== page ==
Nice! I am not sure if you are a beginner or not. Here is some basic info to get you started. Choosing eyepieces that are right for your scope is important.
Refractor scopes are nice because they are more easily transported. I use a Newtonian reflector on a Dobsonian mount. Here is a picture of one like mine.
Not really the easiest thing to move and set up but, I love it.
Just a word about a growing trend that irritates me. Reflector scopes are called Newtonians after, of course, Newton. The mount they sit in is called a Dobsonian mount after Dobson, who invented it. More and more, people are calling the telescope a Dobsonian scope…he did not invent the reflector scope, Newton did. Just had to get that clear, lol.
Another nice thing about refractors…you should not need to collimate it…though some do have that ability. Collimation is something I still just can’t quit get right.
Once you have worked out which lenses and accessories you want, you will want to invest in a case to keep everything orderly and clean. If you are viewing the moon, you will definitely want to invest in a set of lunar and solar filters. The moon is very, very bright through a telescope, especially at full phase. Here is my case and filters and lenses.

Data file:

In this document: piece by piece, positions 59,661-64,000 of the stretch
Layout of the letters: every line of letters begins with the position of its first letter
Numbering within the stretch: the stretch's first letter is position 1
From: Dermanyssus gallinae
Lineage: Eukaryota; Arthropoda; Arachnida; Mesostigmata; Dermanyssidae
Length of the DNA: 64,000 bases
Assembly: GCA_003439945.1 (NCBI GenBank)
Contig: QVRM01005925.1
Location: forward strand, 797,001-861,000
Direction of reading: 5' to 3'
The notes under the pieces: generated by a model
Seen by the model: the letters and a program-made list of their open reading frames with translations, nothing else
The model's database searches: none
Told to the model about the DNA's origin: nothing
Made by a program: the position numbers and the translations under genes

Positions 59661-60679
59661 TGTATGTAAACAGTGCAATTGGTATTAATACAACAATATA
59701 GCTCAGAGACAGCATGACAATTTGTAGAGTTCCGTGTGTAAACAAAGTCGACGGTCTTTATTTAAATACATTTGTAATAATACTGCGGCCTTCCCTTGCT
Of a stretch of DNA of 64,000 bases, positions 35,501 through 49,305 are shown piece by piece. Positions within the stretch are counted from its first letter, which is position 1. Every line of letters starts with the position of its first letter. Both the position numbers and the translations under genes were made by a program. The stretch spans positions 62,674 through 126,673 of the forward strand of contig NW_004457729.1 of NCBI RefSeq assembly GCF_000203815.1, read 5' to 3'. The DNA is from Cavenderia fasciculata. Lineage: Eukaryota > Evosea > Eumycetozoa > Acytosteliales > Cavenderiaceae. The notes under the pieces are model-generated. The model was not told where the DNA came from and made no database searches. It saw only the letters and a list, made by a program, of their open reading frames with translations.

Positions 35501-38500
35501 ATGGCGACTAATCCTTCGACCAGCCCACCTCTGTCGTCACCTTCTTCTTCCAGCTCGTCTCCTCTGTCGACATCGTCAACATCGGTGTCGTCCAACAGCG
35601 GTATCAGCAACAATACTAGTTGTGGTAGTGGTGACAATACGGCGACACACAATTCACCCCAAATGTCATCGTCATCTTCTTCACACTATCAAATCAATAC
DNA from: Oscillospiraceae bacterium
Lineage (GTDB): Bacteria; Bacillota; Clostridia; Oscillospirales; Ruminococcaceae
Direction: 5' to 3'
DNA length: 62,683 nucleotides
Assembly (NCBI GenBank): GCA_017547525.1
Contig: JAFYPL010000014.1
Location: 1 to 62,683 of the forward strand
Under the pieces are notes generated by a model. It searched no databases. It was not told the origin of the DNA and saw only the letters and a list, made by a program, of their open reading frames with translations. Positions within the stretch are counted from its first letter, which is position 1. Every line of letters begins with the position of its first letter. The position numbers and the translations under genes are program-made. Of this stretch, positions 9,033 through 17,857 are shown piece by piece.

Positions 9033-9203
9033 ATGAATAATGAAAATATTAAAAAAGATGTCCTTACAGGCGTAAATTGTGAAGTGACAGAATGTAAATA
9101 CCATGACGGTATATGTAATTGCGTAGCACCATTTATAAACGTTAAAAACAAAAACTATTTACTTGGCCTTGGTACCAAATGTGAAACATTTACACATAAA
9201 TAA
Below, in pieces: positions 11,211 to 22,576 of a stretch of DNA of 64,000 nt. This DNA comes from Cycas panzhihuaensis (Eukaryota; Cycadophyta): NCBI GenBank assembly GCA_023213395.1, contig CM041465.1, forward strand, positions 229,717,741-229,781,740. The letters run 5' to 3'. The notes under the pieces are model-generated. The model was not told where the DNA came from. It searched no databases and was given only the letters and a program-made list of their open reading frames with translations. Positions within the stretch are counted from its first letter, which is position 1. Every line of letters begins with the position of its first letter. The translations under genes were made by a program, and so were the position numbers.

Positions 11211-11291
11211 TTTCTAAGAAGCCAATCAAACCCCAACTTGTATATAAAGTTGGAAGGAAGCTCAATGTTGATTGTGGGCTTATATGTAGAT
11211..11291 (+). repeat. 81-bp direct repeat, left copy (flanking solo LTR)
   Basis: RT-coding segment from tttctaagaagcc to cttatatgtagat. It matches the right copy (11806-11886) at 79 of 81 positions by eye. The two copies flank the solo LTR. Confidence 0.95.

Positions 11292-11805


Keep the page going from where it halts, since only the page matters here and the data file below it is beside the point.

As you can see, you only need a few quality eyepieces and filters to fit over the lenses.
If the nights are getting cold, make sure to take your scope outside and let it acclimate for a while before viewing. Going from warm to cold, as you know, causes fog. Not good for viewing. Mine has a 10-inch lens, so I actually hook a fan onto the bottom of my scope so that it adjusts faster. Not something you will need with a refractor.
My French is not great, not sure if this one has the Go-To features, automated tracking. It is really nice if it does. If not, you may want to eventually invest in some star charts. Here are my charts.
Of course, start simple with a book or the Messier and Caldwell cards.
Most important of all, just have fun! Enjoy the stars with your family and welcome to the wonders of the night sky!
One more thing, get a flashlight for night. A red or a blue lens. This will not ruin your ‘night eyes’ like white light and you will need it for finding lenses and those tiny screws in the dark.